Wanted: A Gold Standard for Pensions

Public officials who run pension plans should update their rule books.
by | June 2010

Last year, the California Public Employees' Retirement System (CalPERS), the nation's largest pension fund, suffered an embarrassing governance crisis: Marketeers and "placement agents" reportedly paid their way into positions of undue influence. Its board has censured one member, and legislation was introduced to regulate placement agents.

California wasn't the only state to deal with such unseemly conduct on the part of its governing body. In New York, the attorney general received complaints of similar abuses and recently entered into settlement agreements with several implicated firms.

The apparent conflicts of interest--and media coverage of them--are shining a spotlight on the little-known world of pension governance. The attention may be unwelcome, but it has led to a call for sweeping reforms in the way public pension plans are run.

The national professional associations have now looked at this issue, and a new gold standard for governance practices has emerged. The Government Finance Officers Association (GFOA), whose membership includes public pension plan officers and thousands of chief financial officers for public employers and plan sponsors, has issued recommended governance practices that provide clear guidance to pension trustees and administrators on how to govern their plans: www.gfoa.org/downloads/GFOA_governanceretirementbenefitssystemsBP.pdf.

It is by far the most comprehensive and thoughtful document now available to pension managers and fiduciaries, and it should be reviewed by every board in the country at least annually. Every new trustee orientation session should include explicit discussion of these recommendations.

The GFOA document starts with three key concepts: duty of loyalty, duty of care and duty of prudence.

The duty of loyalty concept states that trustees must represent the interests of all beneficiaries and the overall plan. They should not represent the special interests of whatever groups might have elected or selected them. Trustees are not instructed delegates, like legislators. They are fiduciaries. Accepting campaign contributions, gifts or gratuities from potential service providers should be a clear violation of the duty of loyalty.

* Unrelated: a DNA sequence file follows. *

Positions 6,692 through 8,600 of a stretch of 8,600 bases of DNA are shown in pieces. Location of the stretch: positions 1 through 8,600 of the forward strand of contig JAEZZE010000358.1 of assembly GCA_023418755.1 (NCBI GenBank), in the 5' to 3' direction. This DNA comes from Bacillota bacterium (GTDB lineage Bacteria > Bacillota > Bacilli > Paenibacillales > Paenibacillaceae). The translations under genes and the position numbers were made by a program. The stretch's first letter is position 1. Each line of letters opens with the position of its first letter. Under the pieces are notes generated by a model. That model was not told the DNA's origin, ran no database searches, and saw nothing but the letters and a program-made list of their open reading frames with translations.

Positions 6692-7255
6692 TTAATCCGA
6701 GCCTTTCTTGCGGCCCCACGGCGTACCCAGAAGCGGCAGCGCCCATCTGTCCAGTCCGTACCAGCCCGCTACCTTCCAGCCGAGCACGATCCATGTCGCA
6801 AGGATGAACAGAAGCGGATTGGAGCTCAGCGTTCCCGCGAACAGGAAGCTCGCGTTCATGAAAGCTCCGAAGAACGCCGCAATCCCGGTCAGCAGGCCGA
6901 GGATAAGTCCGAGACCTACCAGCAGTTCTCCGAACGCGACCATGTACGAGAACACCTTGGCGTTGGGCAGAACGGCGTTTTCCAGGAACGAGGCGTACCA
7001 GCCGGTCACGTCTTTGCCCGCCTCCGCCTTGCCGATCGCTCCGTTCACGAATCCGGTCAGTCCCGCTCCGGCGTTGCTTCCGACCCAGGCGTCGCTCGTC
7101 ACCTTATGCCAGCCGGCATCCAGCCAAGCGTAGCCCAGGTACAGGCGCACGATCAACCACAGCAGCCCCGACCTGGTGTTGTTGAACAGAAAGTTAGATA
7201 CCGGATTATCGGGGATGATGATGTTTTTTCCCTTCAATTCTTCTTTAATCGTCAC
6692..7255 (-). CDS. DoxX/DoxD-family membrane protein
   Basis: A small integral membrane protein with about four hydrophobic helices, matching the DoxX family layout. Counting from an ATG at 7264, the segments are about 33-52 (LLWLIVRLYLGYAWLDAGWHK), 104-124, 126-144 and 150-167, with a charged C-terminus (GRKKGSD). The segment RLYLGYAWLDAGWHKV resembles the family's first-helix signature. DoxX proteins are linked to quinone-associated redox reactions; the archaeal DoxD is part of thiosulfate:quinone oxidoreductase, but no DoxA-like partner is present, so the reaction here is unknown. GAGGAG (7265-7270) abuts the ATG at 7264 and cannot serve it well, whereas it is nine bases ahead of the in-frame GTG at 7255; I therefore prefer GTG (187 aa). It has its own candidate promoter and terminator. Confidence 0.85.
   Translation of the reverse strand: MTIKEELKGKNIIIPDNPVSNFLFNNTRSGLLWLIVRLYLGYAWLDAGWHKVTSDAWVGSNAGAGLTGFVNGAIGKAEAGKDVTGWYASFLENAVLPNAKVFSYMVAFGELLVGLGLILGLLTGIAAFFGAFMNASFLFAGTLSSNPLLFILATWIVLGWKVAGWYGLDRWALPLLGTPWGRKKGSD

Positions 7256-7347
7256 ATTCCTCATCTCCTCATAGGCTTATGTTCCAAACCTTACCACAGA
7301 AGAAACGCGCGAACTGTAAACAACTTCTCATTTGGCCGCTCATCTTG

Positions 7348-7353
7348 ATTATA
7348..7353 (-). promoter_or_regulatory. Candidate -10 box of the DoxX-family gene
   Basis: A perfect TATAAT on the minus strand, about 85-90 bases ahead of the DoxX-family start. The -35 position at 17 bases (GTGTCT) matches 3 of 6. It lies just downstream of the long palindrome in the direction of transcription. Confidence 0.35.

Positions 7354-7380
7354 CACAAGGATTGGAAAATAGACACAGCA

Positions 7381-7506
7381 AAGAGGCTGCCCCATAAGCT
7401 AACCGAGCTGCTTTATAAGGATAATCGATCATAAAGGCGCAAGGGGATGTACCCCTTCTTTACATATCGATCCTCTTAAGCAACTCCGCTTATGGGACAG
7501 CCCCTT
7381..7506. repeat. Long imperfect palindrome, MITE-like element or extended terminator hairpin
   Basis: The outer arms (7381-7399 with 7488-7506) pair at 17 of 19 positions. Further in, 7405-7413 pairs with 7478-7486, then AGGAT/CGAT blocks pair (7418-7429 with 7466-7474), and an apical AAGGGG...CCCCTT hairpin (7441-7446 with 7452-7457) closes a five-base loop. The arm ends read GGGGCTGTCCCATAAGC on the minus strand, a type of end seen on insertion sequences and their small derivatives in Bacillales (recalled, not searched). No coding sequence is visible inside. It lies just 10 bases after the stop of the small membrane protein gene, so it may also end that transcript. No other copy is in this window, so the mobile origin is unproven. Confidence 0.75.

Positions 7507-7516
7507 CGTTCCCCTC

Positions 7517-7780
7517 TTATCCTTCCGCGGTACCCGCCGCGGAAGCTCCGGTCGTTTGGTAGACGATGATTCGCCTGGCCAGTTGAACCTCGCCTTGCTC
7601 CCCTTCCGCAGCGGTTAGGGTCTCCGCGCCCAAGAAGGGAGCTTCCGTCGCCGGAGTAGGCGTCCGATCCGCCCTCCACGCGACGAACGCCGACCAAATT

The modernized duty of care concept now says that assuring financial sustainability must become a trustees' responsibility. It's not sufficient for trustees to simply blame structural funding problems on the plan sponsor. If trustees sleep at the switch and allow an unsustainable benefit plan to jeopardize retiree benefits, they are violating their duty of care and should be held legally responsible as fiduciaries. If the law or their charter precludes them from changing the system, they must formally admonish those in power to do so.

The duty of prudence concept maintains that many pension plans require investments to be made with the judgment and care that an informed person would make with their own money for investment and not for speculation--the prudent person rule. But prudence goes beyond portfolio construction and should also include fiscal considerations.

Board composition is then addressed to include the important concept of including enough independent directors free of influence from employee and retiree groups, as well as public employers, to assure balanced decision-making. Pension plans now dominated by labor interests should take heed, and plan sponsors and legislatures should take corrective actions to insert sufficient independent trustees on their boards to assure the public's interests. Personally I would prefer to follow the mutual-fund industry requirement of a majority of independent trustees; the bare minimum would be a controlling bloc of independents that keeps the self-interested parties in check.

The GFOA's language on codes of conduct is also the strongest of all the policy documents now offered by professional organizations and pension associations. The activities of third-party marketers and the control of campaign contributions and finders' fees are addressed directly. Trustees and pension-plan managers looking for more concrete language should also study the proposed code of conduct published by the New York attorney general.

Other national associations in the public pension field would serve their members well by adopting equally informative and detailed guidance on governance practices. State legislatures and oversight bodies would likewise do well to adopt and codify these key principles.

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